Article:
A man has just been wheeled onto the ward and takes the vacant spot by my bed. A nurse arrives and writes his name on a whiteboard before taking down details. He is 46, single, with no next of kin. At 6 feet, 8 inches tall, I notice his legs sticking out over the bottom of the mattress and he isn’t even lying down. Huge feet. Massive shoulders. A hairy chest that reaches all the way up to his chin. I think he maybe Dutch. Mr. Van der Neel is clearly poorly, but incredibly handsome. If he were well, he’d be pretty as a picture.


A very stately address transpires to be a nursing home rather than a personal residence. The nurse enquires if he can ‘self-care’, which is a polite way of asking if he can get to the lavatory and wash himself. He says he can manage bits and pieces if Sarah Stedy is with him and winks at the nurse. She fails to smile. I imagine this Sarah Stedy to be a woman possessing the muscles of a gymnast with the composure of a holy sister. And a lucky one at that; Mr. Van der Neel must be extremely statuesque when viewed naked under a hot shower.


“We don’t have a Sarah Stedy here,” snaps the nurse, “they had one on ward three but it broke. You’ll have to use the commode and a bowl and flannel instead.” It is rather disappointing that Sarah Stedy turns out to be a mobility appliance rather than flesh and blood, though her demise has certain advantages. I quickly take her place in the shower with Mr. Van der Neel and imagine the joy of helping him bathe.


On this ward, patients are asked what they did, rather than what they do. It seems to indicate a certain proximity to the grave, or at best, the impossibility of returning to life as it once was. Mr. Van der Neel seems in no mood to give a serious reply to the question. “I look after my cats,” he says. The nurse sits poised with her biro, sighs deeply and announces that she will record his answer under ‘any dependents’, though it would be helpful to know how many. “Hundreds,” he replies. Snapping her questionnaire firmly onto a clipboard, she tells him that she will come back later, when he is more settled; in the meantime, she hopes that all these cats are being well looked after. “They are,” he says solemnly. Raising her eyebrows, she walks away, shaking her head as she goes.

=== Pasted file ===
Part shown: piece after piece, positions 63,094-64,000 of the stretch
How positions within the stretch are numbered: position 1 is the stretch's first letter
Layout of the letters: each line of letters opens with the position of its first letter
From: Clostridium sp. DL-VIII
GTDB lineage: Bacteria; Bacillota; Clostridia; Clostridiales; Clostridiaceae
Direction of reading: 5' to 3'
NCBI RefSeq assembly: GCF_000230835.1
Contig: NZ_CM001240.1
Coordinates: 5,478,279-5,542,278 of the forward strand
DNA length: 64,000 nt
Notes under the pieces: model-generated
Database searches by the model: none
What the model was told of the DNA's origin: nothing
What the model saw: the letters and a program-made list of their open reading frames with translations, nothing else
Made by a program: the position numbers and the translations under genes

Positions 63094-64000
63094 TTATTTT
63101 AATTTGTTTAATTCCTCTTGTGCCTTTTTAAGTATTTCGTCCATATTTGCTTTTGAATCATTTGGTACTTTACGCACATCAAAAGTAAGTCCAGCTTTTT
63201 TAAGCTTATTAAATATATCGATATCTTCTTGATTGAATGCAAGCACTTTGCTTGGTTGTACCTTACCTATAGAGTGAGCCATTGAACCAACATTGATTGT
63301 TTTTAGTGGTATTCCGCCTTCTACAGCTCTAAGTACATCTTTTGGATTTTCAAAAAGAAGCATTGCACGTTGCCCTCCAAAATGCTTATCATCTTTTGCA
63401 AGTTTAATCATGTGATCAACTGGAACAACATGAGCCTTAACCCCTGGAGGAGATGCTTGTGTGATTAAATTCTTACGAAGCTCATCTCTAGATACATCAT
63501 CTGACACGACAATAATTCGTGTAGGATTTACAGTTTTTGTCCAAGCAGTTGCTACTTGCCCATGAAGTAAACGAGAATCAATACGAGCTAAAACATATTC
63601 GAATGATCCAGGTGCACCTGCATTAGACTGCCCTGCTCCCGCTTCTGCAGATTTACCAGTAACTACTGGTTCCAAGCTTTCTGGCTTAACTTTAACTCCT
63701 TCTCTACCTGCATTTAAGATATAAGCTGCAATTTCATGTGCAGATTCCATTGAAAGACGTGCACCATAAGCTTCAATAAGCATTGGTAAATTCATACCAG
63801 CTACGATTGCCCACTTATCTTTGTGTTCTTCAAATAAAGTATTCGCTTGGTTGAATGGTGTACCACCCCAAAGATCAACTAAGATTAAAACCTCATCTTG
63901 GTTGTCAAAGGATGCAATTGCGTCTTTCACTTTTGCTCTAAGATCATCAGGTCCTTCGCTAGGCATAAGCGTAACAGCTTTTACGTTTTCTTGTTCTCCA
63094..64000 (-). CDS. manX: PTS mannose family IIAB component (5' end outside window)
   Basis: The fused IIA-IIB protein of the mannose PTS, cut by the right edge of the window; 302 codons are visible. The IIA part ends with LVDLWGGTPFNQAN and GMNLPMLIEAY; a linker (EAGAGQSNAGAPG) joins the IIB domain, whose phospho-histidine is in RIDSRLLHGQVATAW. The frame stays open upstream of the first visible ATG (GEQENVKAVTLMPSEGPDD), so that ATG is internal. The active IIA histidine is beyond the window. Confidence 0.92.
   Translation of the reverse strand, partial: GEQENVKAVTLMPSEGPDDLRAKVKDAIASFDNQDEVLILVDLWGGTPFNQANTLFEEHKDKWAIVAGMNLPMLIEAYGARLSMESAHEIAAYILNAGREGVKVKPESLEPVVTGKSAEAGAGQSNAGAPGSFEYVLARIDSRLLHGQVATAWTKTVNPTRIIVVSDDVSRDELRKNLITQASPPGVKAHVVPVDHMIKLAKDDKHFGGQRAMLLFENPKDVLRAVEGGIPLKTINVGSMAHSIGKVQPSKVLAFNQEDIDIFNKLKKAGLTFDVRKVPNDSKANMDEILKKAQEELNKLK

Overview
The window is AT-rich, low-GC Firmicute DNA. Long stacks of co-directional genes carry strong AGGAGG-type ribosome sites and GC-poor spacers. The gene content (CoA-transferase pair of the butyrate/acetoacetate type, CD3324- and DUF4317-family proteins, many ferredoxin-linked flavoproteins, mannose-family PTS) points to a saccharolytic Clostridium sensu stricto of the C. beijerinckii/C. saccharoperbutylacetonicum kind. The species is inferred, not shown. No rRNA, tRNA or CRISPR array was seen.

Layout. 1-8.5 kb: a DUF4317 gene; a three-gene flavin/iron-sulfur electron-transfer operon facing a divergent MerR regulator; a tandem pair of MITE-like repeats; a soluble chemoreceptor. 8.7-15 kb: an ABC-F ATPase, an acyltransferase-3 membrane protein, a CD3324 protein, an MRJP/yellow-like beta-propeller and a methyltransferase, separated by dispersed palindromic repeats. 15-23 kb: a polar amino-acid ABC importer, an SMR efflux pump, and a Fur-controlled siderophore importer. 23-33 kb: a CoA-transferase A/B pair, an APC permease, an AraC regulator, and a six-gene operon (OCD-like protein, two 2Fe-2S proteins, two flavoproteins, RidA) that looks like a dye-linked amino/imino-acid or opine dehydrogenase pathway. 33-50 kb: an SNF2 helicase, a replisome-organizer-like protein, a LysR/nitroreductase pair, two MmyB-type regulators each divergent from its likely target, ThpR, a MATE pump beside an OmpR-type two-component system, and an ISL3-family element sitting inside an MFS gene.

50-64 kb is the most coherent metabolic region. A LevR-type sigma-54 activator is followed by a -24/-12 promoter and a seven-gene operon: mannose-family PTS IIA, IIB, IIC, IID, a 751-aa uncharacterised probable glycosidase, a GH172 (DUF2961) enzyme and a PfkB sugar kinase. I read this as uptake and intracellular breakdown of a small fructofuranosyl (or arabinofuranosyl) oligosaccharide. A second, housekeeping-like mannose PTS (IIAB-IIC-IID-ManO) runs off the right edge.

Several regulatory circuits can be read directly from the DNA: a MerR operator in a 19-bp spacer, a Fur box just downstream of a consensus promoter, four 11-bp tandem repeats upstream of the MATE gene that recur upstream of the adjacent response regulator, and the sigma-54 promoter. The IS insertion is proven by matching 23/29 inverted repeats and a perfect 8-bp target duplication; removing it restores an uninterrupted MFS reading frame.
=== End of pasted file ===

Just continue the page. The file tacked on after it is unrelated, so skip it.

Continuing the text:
Mr. Van der Neel has been turned on his side, had his bottom inspected for potential sores and some socks provided to warm feet. The socks are size XL apparently but only manage to cover his toes; they are also bright yellow. He looks over to my bed and admires my laptop. “Would it be possible to look at my cats?” he asks. I nod enthusiastically and take the computer to his bedside. I watch as he slowly types and then hits the return key excitedly. “Come and see, come and see,” he insists; beaming. On the screen is a photograph of Kariega Game Reserve on the Eastern Cape of South Africa, and soon, many pictures of the handsome man lying next to me with his cats. He shows me leopards, tigers, lions and a cute looking cub asleep on his enormous chest. Standing on top of a jeep he throws haunches of bloody meat to waiting mouths, and later, silhouetted against a dying sun, surveys the land of his charges. I see his eyes fill with tears and tell myself that this is not the time to fall in love.



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